For All Those Celebrating Complicated Father’s Days
Father’s Day means a lot of different things to different people. For some it’s a celebration. For some, the day evokes painful memories. And still, for some others, it’s a day of mourning. But for me, it is all three.
Without taking the time to give a full background on my lineage, my family situation is complicated, to say the least. And each Father’s Day brings mixed emotions. I mourn the loss of my grandfathers, with whom I was barely able to forge relationships. I recall painful childhood memories of my own father and the odd circumstances that continue to plague our relationship. I watch my wife as she celebrates me but struggles with her complicated history and loss of her father last year. Amidst all that, I celebrate the day with my own children, showered by their love and affection. And the combination of those things will make this holiday different from all others for the rest of my life.
I have witnessed amongst my own circle friends that I am not alone.
I imagine that there are plenty of other people out there with their own complicated situations. Absent fathers. Always present fathers. Fallen out fathers. Unbreakable bond fathers. No good cheating fathers. Devoted fathers. Lost fathers. Returned fathers. And if your relationships are complicated in any of these ways or in any of a million other ways, you might not know what to make of Father’s Day every year either. This can be especially hard for folks in Black communities who are encouraged to only celebrate the positives about Father’s Day. People who society claims are incapable of having whole families so we, sometimes, try to compensate for that.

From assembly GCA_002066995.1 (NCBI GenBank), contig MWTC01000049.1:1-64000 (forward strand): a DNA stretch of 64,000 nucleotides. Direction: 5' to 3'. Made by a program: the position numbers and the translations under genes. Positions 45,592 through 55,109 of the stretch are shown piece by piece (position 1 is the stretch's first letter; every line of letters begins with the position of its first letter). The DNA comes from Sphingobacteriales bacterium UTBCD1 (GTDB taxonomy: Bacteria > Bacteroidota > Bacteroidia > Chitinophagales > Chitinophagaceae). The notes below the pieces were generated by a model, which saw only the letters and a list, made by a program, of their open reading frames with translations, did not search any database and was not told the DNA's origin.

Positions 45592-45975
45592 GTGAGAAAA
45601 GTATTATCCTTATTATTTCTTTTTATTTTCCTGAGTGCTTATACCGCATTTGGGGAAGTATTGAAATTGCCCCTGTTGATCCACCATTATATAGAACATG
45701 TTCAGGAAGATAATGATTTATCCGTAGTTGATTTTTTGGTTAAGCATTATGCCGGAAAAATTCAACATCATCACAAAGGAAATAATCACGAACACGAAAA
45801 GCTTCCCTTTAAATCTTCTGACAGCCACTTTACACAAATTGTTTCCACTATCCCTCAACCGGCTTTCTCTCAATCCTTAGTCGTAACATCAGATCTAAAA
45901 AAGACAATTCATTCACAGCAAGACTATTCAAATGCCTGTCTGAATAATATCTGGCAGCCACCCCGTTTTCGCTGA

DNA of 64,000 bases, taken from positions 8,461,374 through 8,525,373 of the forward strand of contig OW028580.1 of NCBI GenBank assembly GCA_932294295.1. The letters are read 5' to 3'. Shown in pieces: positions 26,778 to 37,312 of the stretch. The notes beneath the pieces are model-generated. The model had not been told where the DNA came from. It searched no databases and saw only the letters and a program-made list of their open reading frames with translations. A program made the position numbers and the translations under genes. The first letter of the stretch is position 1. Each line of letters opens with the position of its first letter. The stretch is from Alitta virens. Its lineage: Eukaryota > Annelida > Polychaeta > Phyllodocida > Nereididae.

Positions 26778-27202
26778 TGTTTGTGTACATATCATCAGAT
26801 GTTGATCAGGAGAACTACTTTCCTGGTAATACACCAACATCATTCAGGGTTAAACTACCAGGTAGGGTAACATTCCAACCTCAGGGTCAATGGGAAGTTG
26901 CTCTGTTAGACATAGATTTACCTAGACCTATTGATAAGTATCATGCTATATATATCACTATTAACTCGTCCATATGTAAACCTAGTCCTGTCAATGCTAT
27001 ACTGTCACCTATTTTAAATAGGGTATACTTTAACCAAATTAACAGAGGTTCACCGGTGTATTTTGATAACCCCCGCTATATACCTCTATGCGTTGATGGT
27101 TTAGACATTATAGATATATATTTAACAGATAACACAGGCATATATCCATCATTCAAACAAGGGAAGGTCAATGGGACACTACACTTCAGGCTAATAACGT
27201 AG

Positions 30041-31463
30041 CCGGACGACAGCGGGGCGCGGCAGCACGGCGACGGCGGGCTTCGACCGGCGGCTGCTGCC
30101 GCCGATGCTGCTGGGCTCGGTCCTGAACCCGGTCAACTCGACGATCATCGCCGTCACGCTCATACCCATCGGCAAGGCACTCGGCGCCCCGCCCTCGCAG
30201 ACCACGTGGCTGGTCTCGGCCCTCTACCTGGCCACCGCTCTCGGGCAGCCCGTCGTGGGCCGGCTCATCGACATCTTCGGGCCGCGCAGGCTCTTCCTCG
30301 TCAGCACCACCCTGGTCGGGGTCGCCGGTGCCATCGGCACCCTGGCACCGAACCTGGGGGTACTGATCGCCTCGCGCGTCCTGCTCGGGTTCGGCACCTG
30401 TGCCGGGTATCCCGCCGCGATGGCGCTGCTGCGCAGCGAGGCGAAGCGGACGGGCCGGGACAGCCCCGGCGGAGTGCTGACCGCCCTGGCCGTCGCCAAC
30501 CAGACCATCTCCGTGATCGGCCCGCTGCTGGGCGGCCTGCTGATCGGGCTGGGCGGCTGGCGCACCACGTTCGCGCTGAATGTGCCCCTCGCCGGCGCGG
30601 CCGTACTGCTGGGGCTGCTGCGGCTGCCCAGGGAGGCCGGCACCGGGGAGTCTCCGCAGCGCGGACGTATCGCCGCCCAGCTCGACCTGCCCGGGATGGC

Black masculinity is a fickle thing on its own. Rooted in contention with White maleness and historic slavery, it presents a quandary which many of us have to grapple with every day. Inter-generational baggage and perpetual exclusion from the “norm” in this country means that Black fatherhood operates in a sort of mythological way. It’s as if it can only be good or bad. Like, complicated, sometimes weird, and difficult aren’t also options. Because of all this, some folks, like me, often feel silenced on this day. Rather than expressing and exploring our very valid, very complex familial relationships with our fathers or as fathers, we kind of take a backseat to the mainstream holiday’s implicit requirements.
If you are like me, and I expect many of you are, I don’t have any special advice or guidance to offer. What I do have is understanding and proof that you aren’t the only one. There are many of us who probably won’t be posting status updates on Facebook about our dads. There are a lot of us who won’t circulate pictures, not because we don’t want to, but because we don’t really have very many pictures with our dads.
While I am incredibly blessed to have three beautiful children who love me, who celebrate me everyday, who run into my arms after a long day at work, who climb in the bed with me on Sunday mornings, I am also a man who struggles with the totality of my experiences with Black fatherhood. And I am getting more and more okay with that every year.
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